My observation on the back: Stein was a legendary scout based in New York. In the 1990s, he tried to convince the Twins to sign Manny Ramirez, but did not succeed.
The blog wants to speak now: The Music category is updated.
Friday, February 21, 2014
What a card: This is Juan Samuel's first base card in a Topps flagship set. He appeared in the 1984 Topps Traded set. He also appeared earlier in this set as a record-breaker.
My observation on the front: Still disappointed with the photo selection of one of the biggest rookies of the 1984 season. First, an unflattering head-and-shoulders shot for the record-breaker card and now a boring fielding photo. The guy set a rookie record for stolen bases. Get him running!
More opinion from me: I don't know if I could get used to wearing a red belt.
Something you might know: Samuel was known to strike out -- a lot. He led the league in strikeouts four straight years (1984-87), which tied a record.
Something you might not know: When the Phillies traded Samuel to the Mets in the deal that brought Lenny Dykstra and Roger McDowell to Philadelphia, Mets manager Davey Johnson actually said this about Samuel: "He reminds me of Barry Bonds. People don't realize what kind of impact player he is."
My observation on the back: I was curious about Fernando Samuel because I had never heard of him. Turns out he played one year for the Gulf Coast Blue Jays in 1983, batting .189.
The blog wants to speak now: The Movies category is updated.
Wednesday, February 19, 2014
What a card: This card marks Joe Sambito's return to trading cards after Topps, Donruss and Fleer all left him off their 1984 sets. Sambito missed the 1983 season due to Tommy John surgery.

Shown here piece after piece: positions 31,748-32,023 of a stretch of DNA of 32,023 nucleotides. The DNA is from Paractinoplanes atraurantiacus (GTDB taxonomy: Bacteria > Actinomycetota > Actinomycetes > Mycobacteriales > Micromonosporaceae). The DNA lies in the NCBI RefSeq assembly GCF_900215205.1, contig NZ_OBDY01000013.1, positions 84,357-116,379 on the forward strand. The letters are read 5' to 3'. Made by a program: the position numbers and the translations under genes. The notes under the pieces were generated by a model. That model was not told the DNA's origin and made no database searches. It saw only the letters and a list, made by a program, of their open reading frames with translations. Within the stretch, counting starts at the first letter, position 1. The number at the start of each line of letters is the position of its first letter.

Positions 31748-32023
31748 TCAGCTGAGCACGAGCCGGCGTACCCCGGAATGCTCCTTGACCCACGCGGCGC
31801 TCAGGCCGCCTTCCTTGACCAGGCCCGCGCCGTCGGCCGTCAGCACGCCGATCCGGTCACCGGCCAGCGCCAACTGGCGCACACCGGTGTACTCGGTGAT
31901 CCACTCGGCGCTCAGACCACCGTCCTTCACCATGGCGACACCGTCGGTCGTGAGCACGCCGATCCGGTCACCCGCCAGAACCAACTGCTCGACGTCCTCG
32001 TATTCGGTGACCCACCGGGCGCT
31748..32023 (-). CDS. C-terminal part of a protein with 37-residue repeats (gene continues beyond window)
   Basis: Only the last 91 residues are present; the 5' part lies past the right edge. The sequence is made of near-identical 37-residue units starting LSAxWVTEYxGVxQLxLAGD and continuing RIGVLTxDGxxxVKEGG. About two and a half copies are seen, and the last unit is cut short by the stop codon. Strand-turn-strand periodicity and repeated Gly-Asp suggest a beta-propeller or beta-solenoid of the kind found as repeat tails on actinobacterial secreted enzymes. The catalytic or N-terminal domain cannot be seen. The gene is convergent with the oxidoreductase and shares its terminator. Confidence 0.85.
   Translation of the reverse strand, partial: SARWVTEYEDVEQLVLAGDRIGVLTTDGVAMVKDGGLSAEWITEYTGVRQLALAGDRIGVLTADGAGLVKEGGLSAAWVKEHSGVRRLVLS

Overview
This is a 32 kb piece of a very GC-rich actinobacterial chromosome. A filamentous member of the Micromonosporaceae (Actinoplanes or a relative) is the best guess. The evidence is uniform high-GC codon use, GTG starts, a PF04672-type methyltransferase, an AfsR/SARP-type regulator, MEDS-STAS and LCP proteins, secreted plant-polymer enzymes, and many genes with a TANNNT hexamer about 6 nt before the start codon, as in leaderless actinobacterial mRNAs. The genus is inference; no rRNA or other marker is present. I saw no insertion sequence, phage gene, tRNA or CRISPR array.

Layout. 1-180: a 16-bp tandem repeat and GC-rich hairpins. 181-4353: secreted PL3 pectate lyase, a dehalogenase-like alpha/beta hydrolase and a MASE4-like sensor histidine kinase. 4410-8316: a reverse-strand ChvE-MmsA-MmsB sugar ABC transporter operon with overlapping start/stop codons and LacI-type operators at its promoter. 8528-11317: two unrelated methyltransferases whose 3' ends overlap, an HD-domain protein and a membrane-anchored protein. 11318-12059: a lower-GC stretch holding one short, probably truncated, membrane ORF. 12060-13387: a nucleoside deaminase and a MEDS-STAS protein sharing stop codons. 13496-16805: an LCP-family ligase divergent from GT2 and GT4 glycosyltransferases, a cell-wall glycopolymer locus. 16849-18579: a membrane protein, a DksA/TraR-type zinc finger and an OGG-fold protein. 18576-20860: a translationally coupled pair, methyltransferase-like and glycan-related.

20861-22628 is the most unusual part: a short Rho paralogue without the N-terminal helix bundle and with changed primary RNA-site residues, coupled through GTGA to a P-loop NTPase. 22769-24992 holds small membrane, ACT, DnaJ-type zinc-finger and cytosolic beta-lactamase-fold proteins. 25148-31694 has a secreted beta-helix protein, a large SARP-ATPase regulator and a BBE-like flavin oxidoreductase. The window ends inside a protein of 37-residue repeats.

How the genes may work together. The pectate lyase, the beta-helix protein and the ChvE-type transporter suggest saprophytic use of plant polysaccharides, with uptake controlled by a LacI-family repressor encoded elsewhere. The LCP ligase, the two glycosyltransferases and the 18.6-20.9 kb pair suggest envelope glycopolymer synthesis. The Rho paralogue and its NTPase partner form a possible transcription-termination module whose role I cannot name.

My observation on the front: Sambito appears to be warming up in the bullpen, which is appropriate since he started just five of the 461 games in his pitching career.
More opinion from me: Sambito is 6-foot-1, but he looks rather tiny in this photo.
Something you might know: Sambito was one of the Astros' most successful relievers for a short period of time, excelling in 1979 and 1980 before arm problems derailed is career.
Something you might not know: Sambito was knocked around by the Pirates in his major league debut in July 1976, giving up three runs and seven hits in 4 2/3 innings. After the game, catcher Skip Jutze went up to a reporter in the locker room and asked him to talk to Sambito, who was sitting alone in front of his locker. Jutze wanted Sambito to feel wanted because he didn't think he would be around very long.
My observation on the back: Since Hough's 17 complete games in '84, only three other pitchers have led the league with more -- Bert Blyleven (24, 1985), Fernando Valenzuela (20, 1986) and Roger Clemens (18, 1987).
The blog wants to speak now: The Ballgames category is updated.
Monday, February 17, 2014
What a card: This is Mel Hall's first flagship card with the Indians. He's featured in the 1984 Topps Traded set with the Indians. In fact, it's another batting cage shot, which makes me believe both cards are from the same batting practice session.
My observation on the front: The three people in the stands don't seem to focused on what's going on in the cage. Judging by the way one of them is squeezed into the seat, they must be looking at the hot dog vendor ... OK, that was unnecessarily mean.
More opinion from me: Knowing what I know about Hall now, it's hard for me to look at any of my Mel Hall cards. Doing research on him gives me the shivers.
Something you might know: The former Cub, Indian and Yankee left the major leagues for Japan at the relatively young age of 32. He is now serving at minimum 22 years in prison on charges of aggravated sexual assault of a child.
Something you might not know: When Hall and Deion Sanders were teammates with the Yankees, Sanders asked Hall to be the godfather of one of his children. Eesh.
My observation on the back: I never knew Hall was born in upstate New York until writing this post. In fact, he was born in the same town as Syracuse basketball coach Jim Boeheim.
The blog wants to speak now: The News category is updated.